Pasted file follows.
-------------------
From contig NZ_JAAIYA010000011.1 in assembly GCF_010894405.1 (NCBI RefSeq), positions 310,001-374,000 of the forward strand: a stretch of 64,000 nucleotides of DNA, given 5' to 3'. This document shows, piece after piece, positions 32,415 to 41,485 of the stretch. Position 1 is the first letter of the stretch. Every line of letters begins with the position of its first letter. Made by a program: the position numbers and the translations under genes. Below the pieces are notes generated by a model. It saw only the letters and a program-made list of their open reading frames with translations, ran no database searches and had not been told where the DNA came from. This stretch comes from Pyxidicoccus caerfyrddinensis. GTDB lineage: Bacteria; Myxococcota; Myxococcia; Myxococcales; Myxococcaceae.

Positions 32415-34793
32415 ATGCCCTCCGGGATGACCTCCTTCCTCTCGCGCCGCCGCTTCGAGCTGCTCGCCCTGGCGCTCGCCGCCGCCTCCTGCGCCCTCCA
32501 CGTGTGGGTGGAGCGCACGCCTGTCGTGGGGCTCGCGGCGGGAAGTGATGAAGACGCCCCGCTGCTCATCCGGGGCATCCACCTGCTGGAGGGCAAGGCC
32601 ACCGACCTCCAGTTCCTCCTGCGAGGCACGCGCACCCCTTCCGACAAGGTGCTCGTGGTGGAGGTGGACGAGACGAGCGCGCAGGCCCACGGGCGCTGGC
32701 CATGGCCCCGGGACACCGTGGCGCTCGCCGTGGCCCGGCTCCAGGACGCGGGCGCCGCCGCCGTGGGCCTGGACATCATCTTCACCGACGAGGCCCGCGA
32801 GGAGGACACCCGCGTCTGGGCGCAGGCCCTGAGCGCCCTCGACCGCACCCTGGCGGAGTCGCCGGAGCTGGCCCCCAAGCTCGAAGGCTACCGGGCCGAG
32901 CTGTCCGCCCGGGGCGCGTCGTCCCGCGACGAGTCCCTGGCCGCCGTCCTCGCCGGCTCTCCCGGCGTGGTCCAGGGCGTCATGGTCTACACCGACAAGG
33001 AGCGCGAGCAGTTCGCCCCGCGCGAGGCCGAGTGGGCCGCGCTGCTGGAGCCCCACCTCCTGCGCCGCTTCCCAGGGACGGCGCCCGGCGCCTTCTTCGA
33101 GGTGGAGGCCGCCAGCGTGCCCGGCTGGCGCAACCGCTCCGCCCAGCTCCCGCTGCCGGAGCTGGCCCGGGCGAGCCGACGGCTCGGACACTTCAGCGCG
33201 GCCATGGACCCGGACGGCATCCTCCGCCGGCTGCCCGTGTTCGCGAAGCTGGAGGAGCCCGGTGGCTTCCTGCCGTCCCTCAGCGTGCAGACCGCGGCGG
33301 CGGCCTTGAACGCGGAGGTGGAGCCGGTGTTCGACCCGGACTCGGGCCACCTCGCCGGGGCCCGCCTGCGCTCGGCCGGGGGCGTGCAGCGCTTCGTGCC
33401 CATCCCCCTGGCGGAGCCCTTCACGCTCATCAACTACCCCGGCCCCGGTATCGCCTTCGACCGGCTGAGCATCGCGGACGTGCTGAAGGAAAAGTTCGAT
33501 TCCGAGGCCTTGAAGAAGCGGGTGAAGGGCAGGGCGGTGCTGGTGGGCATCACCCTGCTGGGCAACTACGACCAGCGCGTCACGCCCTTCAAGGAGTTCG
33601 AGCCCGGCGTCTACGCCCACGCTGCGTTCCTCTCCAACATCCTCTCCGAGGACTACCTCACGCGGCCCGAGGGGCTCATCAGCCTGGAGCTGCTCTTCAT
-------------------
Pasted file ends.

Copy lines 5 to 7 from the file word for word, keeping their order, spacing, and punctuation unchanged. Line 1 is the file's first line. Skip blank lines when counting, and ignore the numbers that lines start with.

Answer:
32601 ACCGACCTCCAGTTCCTCCTGCGAGGCACGCGCACCCCTTCCGACAAGGTGCTCGTGGTGGAGGTGGACGAGACGAGCGCGCAGGCCCACGGGCGCTGGC
32701 CATGGCCCCGGGACACCGTGGCGCTCGCCGTGGCCCGGCTCCAGGACGCGGGCGCCGCCGCCGTGGGCCTGGACATCATCTTCACCGACGAGGCCCGCGA
32801 GGAGGACACCCGCGTCTGGGCGCAGGCCCTGAGCGCCCTCGACCGCACCCTGGCGGAGTCGCCGGAGCTGGCCCCCAAGCTCGAAGGCTACCGGGCCGAG